• In 1704, also, Sharp, archbishop of York, moved for an inquiry into the conduct of the academies; in the same year, Defoe, who, like Samuel Wesley, had been educated at Morton’s academy, joined in the fray, and Sacheverell at Oxford, in a diatribe against comprehension, raged against illegal “schismatical universities.” In 1705, they were denounced in convocation by the Irish clergy.

    The struggle had lasting and disastrous effects upon the history of English education; the feeling aroused by it has never since entirely subsided. In the eighteenth century, it sterilised the first promising experiment in popular education, and the triumph of the church was a contributory cause to the apathy which fell upon the universities in the same century. It injured the nation by diverting a large portion of its youth from the main stream of national education into backwaters or into alien rivers. The action of the majority was determined by mixed motives, more political than theological; but, whatever their intentions and whatever their provocation, the churchmen of Anne’s day gave birth to a long-lived spirit of faction and contention.

    It is true that nothing was taught at the dissenting academies which could not be better learned within the university precincts; but such newer studies as mathematics, French and modern history formed part of the ordinary scheme of work for all their students, and experimental study carried on within the narrow limits of a single building must have entered more intimately into the daily life of the majority of the pupils than was the case at Oxford and Cambridge, where, in fact, study of this kind was not deemed suitable for undergraduates. The academies, therefore, are to be reckoned among the forces which gathered during the eighteenth century to destroy the monopoly held by the ancient curriculum.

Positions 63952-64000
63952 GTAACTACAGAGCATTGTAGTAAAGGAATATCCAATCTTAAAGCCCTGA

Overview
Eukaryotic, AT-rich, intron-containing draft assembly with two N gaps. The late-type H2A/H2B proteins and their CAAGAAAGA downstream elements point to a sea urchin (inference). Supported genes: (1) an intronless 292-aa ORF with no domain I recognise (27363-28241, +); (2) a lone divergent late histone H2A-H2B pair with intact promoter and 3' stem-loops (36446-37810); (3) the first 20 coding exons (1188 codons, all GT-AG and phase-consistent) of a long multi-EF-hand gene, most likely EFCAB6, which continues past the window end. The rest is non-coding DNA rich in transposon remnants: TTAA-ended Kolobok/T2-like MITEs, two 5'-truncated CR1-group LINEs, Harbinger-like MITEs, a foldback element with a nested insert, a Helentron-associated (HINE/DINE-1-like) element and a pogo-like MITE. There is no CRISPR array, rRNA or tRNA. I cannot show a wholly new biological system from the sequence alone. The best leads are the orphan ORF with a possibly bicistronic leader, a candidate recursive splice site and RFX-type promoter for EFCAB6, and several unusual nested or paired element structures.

Discontent with the customary course of studies in school and university had long been exhibited among the classes from which men of affairs were most frequently drawn. Neither school nor university took special note of the changed conditions under which the administrator, courtier, soldier and provincial magnate lived, or adopted any special measures for their benefit. The private tutor was called in to redress the balance, or to take the place of the school. While the ordinary course of those “bred to learning” was from the school to the university, there was an increasing tendency amongst the nobility and the wealthy throughout the seventeenth century to ignore the school in favour of the tutor, who taught his pupil from childhood, accompanied him to the university and acted as guardian on his travels in Europe. The tutor’s work, in many cases, ceased when his pupil, either on the conclusion of his university course, or in place of it, entered one of the inns of court. Clement Ellis ascribed the popularity of the inns to the fact that students were there free from the troublesome presence of tutors. They might, or might not, follow the study of law in earnest; to be a member of an inn was deemed a fitting conclusion to an education and a direct introduction into life.